Amateur rock hounds collect treasure all over New York | Culture

click to enlarge

  • PHOTO BY MAX SCHULTE
  • Amateur rock hound Khoury Humphrey hunts the Genesee River gorge for fossils of early animals and plants, which he sometimes carves into small sculptures of teeth.

On a breezy summer morning, Khoury Humphrey walked a path along the Genesee River deep in the gorge at Seth Green Park long before the sun reached its peak in the sky. With a few hours to work in the shade, he scanned the base of the exposed limestone and shale gorge wall for treasures to add to his collection of fossilized crinoids, brachiopods, trilobites, horn coral, and other remains of plants and animals that dominated this region hundreds of millions of years ago.

Avoiding areas where the fragile cliff face is crumbling, he scaled some sloping wooded areas and picked over piles of loose stones. He poured water over boulders to highlight the contrast of different minerals, and tapped here and there with a mallet.

Humphrey is a self-taught, amateur rock hound who is adept at identifying the fossils and gems tucked into the terrain of western New York. His collection includes fossils from the Cambrian and Devonian periods, and he makes and sells off-beat jewelry from stones he has carved into shapes like teeth or tiny cinder blocks.

click to enlarge
Humphrey shows off some of the fossilized horn coral he has collected, as well as the teeth he has carved from the fossils.  - PHOTO BY MAX SCHULTE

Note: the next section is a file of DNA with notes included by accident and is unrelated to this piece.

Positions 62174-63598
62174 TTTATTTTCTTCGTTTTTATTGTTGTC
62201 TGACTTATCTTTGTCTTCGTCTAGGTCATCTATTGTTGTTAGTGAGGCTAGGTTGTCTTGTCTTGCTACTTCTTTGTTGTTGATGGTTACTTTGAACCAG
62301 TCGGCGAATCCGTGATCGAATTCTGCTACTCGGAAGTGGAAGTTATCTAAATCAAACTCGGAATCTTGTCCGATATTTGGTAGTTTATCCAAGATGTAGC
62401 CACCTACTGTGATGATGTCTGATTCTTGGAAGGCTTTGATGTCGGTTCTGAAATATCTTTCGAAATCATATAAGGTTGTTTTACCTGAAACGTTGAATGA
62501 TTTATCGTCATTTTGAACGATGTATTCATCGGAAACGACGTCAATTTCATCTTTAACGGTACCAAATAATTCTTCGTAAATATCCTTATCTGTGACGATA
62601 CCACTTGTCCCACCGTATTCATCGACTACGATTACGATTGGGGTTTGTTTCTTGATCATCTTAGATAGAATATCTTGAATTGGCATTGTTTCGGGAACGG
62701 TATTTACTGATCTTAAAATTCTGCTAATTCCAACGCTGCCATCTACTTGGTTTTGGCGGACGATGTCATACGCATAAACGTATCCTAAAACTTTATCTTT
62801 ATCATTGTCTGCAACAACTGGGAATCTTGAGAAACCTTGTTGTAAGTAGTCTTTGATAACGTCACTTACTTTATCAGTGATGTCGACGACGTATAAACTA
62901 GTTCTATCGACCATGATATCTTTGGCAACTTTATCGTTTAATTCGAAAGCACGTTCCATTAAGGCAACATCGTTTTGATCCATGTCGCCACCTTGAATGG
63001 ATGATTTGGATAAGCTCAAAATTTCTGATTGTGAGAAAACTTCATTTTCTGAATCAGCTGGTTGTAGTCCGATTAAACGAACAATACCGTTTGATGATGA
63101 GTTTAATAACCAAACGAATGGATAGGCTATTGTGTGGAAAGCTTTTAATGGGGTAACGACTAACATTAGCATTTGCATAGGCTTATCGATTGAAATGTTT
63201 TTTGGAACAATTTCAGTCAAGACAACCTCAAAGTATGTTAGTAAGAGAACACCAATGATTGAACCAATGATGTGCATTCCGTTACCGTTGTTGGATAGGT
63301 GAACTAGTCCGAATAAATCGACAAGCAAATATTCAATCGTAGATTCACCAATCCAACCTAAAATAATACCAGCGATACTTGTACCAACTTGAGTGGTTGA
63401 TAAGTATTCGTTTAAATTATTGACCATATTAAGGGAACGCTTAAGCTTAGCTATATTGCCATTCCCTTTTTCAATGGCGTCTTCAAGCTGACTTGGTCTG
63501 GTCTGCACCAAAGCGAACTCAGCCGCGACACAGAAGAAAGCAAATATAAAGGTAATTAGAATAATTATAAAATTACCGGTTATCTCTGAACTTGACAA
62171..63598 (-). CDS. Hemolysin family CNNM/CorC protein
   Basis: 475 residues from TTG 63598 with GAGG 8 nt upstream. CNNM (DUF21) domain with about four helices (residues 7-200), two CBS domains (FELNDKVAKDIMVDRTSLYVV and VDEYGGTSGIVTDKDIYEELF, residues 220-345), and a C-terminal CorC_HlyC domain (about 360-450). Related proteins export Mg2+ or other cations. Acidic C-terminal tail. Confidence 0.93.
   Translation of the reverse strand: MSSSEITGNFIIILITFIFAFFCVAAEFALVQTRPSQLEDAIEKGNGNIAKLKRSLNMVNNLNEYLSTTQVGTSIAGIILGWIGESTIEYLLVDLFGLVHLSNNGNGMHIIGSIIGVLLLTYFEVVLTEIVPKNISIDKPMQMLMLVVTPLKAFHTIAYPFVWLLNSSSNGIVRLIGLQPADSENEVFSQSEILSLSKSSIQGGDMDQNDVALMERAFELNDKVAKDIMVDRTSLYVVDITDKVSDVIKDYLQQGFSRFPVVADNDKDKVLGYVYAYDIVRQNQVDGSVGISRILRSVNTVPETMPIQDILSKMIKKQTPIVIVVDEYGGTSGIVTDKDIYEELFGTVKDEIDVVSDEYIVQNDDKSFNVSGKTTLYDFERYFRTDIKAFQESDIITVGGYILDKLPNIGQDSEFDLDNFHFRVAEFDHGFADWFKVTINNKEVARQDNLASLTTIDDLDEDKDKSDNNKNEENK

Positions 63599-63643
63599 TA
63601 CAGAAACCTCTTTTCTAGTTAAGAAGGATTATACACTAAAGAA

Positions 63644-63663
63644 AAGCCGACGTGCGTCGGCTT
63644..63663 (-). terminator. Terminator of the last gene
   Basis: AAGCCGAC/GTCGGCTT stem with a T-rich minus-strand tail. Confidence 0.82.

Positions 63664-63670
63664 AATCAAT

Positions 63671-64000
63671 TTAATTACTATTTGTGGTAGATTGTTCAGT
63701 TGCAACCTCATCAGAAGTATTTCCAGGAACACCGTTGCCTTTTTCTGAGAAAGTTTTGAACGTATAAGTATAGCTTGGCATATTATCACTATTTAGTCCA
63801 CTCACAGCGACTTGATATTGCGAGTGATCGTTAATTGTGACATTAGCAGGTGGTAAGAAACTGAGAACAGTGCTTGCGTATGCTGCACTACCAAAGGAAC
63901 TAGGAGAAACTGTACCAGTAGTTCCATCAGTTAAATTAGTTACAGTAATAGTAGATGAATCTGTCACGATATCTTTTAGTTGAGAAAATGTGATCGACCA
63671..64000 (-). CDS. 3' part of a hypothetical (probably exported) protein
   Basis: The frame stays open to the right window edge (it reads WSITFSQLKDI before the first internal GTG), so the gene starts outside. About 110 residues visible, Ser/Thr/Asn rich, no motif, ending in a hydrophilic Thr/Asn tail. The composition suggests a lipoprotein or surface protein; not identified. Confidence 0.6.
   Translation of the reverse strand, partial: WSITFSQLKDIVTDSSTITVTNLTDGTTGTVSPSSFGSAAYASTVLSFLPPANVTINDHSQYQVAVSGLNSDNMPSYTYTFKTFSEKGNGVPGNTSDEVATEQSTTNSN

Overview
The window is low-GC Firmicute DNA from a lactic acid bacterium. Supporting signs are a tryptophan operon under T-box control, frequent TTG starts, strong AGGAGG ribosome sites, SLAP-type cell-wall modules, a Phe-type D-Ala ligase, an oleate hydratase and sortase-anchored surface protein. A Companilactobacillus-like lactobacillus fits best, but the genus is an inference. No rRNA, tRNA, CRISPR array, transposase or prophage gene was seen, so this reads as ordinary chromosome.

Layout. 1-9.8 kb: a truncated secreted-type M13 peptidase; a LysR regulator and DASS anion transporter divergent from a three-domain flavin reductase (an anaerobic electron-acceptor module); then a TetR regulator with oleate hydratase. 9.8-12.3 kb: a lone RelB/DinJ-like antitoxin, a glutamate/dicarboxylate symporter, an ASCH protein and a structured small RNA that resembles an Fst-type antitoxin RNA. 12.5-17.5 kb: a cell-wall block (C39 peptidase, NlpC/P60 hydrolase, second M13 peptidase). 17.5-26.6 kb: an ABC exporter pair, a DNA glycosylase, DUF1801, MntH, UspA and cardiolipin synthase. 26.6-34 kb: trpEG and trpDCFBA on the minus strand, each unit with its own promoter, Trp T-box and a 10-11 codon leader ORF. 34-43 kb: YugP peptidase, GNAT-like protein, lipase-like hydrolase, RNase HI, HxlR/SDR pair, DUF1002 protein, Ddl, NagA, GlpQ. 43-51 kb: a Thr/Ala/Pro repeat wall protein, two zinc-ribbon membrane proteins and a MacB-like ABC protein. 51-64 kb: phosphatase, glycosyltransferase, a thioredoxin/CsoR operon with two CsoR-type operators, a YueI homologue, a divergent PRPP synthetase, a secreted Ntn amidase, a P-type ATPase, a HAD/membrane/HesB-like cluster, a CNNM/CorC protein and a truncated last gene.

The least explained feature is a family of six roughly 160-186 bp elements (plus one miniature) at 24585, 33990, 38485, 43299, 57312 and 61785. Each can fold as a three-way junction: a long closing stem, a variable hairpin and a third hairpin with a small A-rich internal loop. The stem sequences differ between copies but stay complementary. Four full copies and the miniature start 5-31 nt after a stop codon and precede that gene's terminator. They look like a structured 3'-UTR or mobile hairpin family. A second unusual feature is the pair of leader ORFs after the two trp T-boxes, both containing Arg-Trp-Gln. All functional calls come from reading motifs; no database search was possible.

• PHOTO BY MAX SCHULTE
  • Humphrey shows off some of the fossilized horn coral he has collected, as well as the teeth he has carved from the fossils.

But mostly, Humphrey’s after the pure fascination of the find.

“I’ve noticed that there are a lot of trilobites along a certain bend in the gorge,” Humphrey said. “It really shows you where these things kind of colonized. You can imagine, like, ‘This is the neighborhood of the trilobites,’ and then, ‘This is a neighborhood of the brachiopods,’ and stuff like that. It’s a lot of fun to map or envision the ancient underwater life.”

Spend any amount of time outdoors in the company of children, and you’ll quickly realize it’s almost an innate human behavior to pick up a pretty rock and keep it.

People like shiny things, and we like the possibility of stumbling upon something of value or that offers some connection to something deeper. The crystal industry is booming, and according to a 2020 Bloomberg article, worth more than $1 billion globally, supported by people attracted to rare and dazzling beauty.

But you don’t have to drop a lot of dough on rare gems or prehistoric specimens from across the world to own a piece of the earth. The terrain of New York is home to deep geological history, and there’s a wide variety of fossils and minerals readily available, if you know where to find them.

Across the state there are several designated dig spots that are known for yielding gems and fossils. Among the most popular are the Penn Dixie Reserve in Buffalo, the Herkimer Diamond Mine in Herkimer County, and the Hooper Garnet Mine in North Creek in the Adirondacks, where enthusiasts can pay a fee for access to the site that often comes with tools and instructions on digging specific gems or fossils out of the ground.

Another good bet is to search along beaches where fossils may have washed up, or along rivers and creeks where water erosion has does some of the excavation work, revealing strata that span millennia. But treasures can be found just about anywhere, and it pays to keep your eyes open.

“Some less fossil-picking spots are parking lots,” Humphrey said.
He recalled stumbling on some of his favorite finds — chunks of honeycomb coral glittering with quartz crystals, and marine animal fossils such as crinoids, which can look like a bird’s footprint — in a Dunkin Donuts parking lot.